Progress Report for University of Minnesota-Morris
Submitted on Jan. 15, 2012; Last updated on Jan. 18, 2012
The Progress Report is intended to help signatories assess and track progress toward the goals outlined
in their Climate Action Plans and to share that progress with their stakeholders and the general public.
click on a section heading below to expand its content; click again to collapse
We have made significant progress towards implementing our Climate Action Plan since 2009. We have made progress in reducing our carbon footprint, developing new curricular, co-curricular and research opportunities for students, and working in partnership with other community groups to advance sustainability goals.
Morris has achieved its goal of developing an integrated, renewable-energy platform which provides campus thermal and electrical needs. And we have plans to continue building our renewable energy infrastructure, research and demonstration projects, and conservation work beyond 2011. At Morris, you can visit an on-campus combined-heat-and-power biomass gasification plant that is providing heat, cooling and electricity from locally obtained biomass. As you drive to the Morris campus, you will see two 1.65 MW University of Minnesota wind turbines along the Pomme de Terre ridge providing more electricity to campus than it consumes during the year. You can visit the campus-community 32-panel flat-plate solar thermal array providing heat to our recreational pool or the demonstration-sized 3 kW solar PV array outside of Science building. In addition to building renewable energy systems, we also completed a large campus-wide energy conservation project and remodeled our Welcome Center (on the Register of Historic Places) to green building standards.
We have met our goal of producing more energy than we consume. We have also helped advance our regional goal of becoming a renewable energy destination and center of innovation. You can see biomass, wind, solar, geothermal, methane digestion, and conservation work within a mile or two of Morris, and we celebrate the work of community partners who have also advanced this goal. The wind turbines are expected to provide over 70% of the campus’s electricity usage annually in 2012, which will reduce our campus carbon footprint significantly. The biomass plant is expected to increase its usage of biomass from 40% in 2012 to 70% in 2015. We originally had a goal of achieving carbon neutrality in 2010. This goal assumed that we would be able to receive credit for erecting a turbine and producing electrons. In reality, during the process of negotiating a power purchase agreement many of the “green” electrons provided to the grid are owned by the power company and we cannot claim their environmental attributes. If we were allowed to claim credit for the all of the electrons we generate, we would be totally carbon neutral in electricity. For now, we produce more electrons than we consume . These distinctions will be important in our ongoing conversation about achieving carbon neutrality, what we can claim, and the role campuses will be able to play in shaping that outcome. In 2011, Morris led the development and installation of the second U of M 1.65MW wind turbine that is now spinning in prairie winds. Taken together, the University of Minnesota wind turbines produce more than 10M kWhrs each year.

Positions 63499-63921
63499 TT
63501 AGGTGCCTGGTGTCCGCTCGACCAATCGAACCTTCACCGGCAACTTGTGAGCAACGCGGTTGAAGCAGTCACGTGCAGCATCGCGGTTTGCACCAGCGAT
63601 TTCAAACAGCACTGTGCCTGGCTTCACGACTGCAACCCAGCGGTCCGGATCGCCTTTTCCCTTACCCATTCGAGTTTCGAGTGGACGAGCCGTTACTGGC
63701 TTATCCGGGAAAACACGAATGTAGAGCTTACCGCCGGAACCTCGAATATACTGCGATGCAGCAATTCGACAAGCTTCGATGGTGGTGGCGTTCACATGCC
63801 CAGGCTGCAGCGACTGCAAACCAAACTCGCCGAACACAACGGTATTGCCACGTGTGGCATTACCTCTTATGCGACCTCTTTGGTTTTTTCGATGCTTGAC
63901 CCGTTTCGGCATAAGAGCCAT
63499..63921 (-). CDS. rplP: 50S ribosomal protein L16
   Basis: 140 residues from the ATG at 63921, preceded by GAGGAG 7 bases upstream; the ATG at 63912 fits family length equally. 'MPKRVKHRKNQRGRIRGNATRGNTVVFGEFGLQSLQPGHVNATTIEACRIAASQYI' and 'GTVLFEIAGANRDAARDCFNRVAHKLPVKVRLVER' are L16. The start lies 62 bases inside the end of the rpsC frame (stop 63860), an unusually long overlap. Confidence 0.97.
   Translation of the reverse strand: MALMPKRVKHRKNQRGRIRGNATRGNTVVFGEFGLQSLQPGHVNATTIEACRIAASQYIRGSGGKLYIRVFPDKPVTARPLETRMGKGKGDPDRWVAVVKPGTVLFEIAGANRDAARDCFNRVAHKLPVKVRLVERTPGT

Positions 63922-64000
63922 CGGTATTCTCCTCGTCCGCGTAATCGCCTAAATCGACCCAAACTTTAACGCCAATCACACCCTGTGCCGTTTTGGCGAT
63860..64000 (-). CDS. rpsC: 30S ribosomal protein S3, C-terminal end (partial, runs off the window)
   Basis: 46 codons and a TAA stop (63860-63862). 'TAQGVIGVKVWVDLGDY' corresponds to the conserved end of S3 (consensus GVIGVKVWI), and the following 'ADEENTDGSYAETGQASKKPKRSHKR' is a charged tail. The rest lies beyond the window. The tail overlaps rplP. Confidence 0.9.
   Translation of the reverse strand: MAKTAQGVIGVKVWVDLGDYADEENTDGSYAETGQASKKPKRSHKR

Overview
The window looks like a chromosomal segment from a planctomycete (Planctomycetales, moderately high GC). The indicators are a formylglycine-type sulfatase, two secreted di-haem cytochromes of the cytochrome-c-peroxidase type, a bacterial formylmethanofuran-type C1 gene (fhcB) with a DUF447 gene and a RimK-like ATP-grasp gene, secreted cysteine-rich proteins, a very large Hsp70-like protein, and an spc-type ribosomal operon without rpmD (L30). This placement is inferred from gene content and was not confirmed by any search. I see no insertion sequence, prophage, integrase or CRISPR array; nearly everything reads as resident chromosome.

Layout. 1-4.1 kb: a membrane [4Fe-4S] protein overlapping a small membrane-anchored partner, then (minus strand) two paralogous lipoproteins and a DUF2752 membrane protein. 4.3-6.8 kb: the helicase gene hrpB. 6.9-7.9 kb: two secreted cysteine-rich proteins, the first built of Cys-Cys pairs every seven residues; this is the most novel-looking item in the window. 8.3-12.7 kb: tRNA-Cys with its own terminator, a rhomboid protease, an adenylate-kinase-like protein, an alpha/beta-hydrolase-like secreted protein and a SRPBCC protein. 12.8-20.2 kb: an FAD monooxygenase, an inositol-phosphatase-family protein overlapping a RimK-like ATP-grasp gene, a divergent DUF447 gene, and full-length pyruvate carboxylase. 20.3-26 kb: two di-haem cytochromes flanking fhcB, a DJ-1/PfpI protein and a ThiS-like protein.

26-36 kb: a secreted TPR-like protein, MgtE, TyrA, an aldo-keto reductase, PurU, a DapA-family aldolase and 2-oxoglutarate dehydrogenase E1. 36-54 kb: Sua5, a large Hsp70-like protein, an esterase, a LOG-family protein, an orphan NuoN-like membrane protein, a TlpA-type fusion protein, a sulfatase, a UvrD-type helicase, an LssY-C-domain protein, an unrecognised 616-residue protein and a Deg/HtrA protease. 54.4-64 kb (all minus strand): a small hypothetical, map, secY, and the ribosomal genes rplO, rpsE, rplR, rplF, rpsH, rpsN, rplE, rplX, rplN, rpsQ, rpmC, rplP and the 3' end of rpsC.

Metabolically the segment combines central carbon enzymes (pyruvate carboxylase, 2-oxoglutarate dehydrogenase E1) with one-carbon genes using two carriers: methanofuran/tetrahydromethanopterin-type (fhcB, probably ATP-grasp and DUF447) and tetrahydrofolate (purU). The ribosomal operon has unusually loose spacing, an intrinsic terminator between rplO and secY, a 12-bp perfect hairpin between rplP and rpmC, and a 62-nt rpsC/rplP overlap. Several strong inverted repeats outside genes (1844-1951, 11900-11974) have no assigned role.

We have made progress developing new curricular, co-curricular and research opportunities for students. We have witnessed our environmental studies program blossom into a successful discipline. New courses have been developed and new disciplines are being acknowledged for their efforts towards building a “renewable, sustainable education.” For example, our Chemistry discipline received the 2012 American Chemical Society Award for Incorporating Sustainability into Chemistry Education. We have had new sustainability-inspired artistic works flourish, like our annual Fashion Trashion show and Shakespearean theater production, As You Like It, where new garments were made with old and re-purposed materials. Our students have used the campus as a laboratory of learning, creating coalitions and new organizations to advance their sustainability goals. Morris Campus Student Association led a the charge to launch a very successful ride-sharing program. This laboratory has included the formation of new groups like:
Morris campus Organic Recycling and Composting Initiative, which has advanced our plans to create a composting system on campus;
Morris Foodlums, a student group that is working to grow our healthy and sustainable food leadership, including activities that support our student organic garden, Native American garden, and local, sustainable and healthy food purchasing goals;
Morris Off-Campus Student Union, which worked with community partners to do energy-saving workshops for off-campus student renters;
And students have been involved in a range of research, creative and artistic efforts to advance sustainability, including work in: renewable energy policy, survey work in the community around sustainability issues, developing biomass gasification technology, studying climate change and tree populations, advancing chemistry for solar PV applications and wind-to-hydrogen techniques, antibacterial resistance, food policy and systems, and more.